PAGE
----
June 27

St. Cyril of Alexandria

St. Cyril of Alexandria

The Alexandrian Patriarch

Cyril was most probably born in Alexandria, the great city of ancient Egypt, between 370 and 380. Based on his writings, it appears that he received a solid literary and theological education. Together with his uncle, Patriarch Theophilus of Alexandria, he played a crucial role in an early dispute in the 5th century between the Egyptian and Greek Churches. He was a monk before he was named a bishop.

When Patriarch Theophilus died in 412, Cyril was chosen as his successor as the head of the Egyptian Church. He continued his uncle’s policy of Alexandria’s preeminence within the Church over Constantinople in spite of the political prominence of the imperial capital. Eventually, these two Eastern Churches re-established communion about the year 418.

The Nestorian Heresy

A theological issue caused a new breach between Alexandria and Constantinople ten years after Cyril became the Bishop of Alexandria. His reputation as a brilliant theologian had been manifested from his defense of Catholic orthodoxy during this time.

In the year 428, a monk named Nestorius became the new Patriarch of Constantinople. Nestorius was not willing to use the term Theotokos (Mother of God) to describe the Blessed Virgin Mary. Rather, he opted to insist on the term Christotokos (Mother of Christ). This became a source of controversy, for Nestorius’ claim was against the revered doctrines of the Church.

Mary, the Theotokos

The Greek Church had already held two ecumenical councils to confirm Christ’s eternal preexistence as God before the Incarnation. Thus, based on this unchanging belief, it followed logically that Mary was the Mother of God. The doctrine of Mary as Theotokos confirmed the doctrine of the Incarnation, as well as the status of Christ as equal with God the Father.

Cyril and many other bishops disagreed with Nestorius’ claims and his refusal to acknowledge Mary as the Mother of God. Nestorius’ convictions revealed a heretical view of Jesus Christ, splitting Him into two united but distinct persons: one that is fully human and born of Mary and the other fully divine and not subject to birth or death.

Later Years

In 431, Cyril presided over the Ecumenical Council of Ephesus which ran from June 22 to July 31. The council was a tumultuous affair. Cyril brilliantly defended the orthodox belief in Christ as one eternally divine Person who also became incarnate as a man. Nestorius was condemned by the Council, was deposed as Patriarch of Constantinople, and later suffered exile. Cyril reconciled with many other Antiochian theologians who once supported Nestorius.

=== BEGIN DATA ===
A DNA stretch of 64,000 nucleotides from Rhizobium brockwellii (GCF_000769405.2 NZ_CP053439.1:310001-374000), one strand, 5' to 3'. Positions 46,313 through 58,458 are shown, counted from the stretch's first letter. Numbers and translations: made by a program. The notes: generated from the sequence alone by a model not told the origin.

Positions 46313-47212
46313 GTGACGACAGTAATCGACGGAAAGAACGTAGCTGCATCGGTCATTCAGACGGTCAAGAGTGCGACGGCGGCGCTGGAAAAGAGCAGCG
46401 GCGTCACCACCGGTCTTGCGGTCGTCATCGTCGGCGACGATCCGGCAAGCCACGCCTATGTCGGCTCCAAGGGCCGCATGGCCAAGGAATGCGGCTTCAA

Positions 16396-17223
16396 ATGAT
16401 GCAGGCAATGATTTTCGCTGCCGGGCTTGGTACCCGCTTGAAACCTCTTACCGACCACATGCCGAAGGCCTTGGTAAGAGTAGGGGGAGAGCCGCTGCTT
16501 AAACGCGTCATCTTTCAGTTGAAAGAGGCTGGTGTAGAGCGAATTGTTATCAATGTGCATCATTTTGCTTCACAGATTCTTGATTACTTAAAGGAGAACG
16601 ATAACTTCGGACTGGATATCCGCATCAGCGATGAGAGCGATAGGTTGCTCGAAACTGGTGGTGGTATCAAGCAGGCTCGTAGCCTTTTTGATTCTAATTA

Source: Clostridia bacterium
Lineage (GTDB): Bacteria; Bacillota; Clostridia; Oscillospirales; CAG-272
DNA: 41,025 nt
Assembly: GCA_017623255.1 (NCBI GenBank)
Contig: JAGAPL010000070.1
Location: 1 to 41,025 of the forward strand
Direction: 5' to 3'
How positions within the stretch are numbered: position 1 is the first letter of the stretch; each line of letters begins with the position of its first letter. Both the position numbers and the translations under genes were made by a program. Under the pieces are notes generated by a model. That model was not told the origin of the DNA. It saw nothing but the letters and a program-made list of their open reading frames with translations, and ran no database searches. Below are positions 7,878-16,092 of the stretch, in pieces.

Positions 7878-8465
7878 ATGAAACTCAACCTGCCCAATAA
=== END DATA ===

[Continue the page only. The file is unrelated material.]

Cyril of Alexandria died in the year 444. He served as Bishop of Alexandria for nearly 32 years. He was declared a Doctor of the Church in 1883. His feast day is June 27.

Five Interesting Facts About St. Cyril of Alexandria

  1. St. Cyril of Alexandria was long celebrated as a saint, particularly in the Eastern Catholic and Eastern Orthodox churches.
  2. St. Cyril of Alexandria’s reputation within the Christian world has resulted in his titles “Pillar of Faith” and “Seal of all the Fathers”.
  3. The Nestorian bishops at the Council of Ephesus declared St. Cyril of Alexandria a heretic, labelling him as a “monster, born and educated for the destruction of the church.”
  4. According to some writers, St. Cyril of Alexandria’s temperament was confrontational, even divisive.
  5. The Roman Catholic Church did not commemorate St. Cyril of Alexandria in the Tridentine Calendar. His feast was added only in 1882, assigning to it the date of February 9.

Prayer to St. Cyril of Alexandria

O God, who made the Bishop Saint Cyril of Alexandriaan invincible champion of the divine motherhoodof the most Blessed Virgin Mary,grant, we pray,that we, who believe she is truly the Mother of God,may be saved through the Incarnation of Christ your Son.Who lives and reigns with you in the unity of the Holy Spirit,God, for ever and ever. Amen.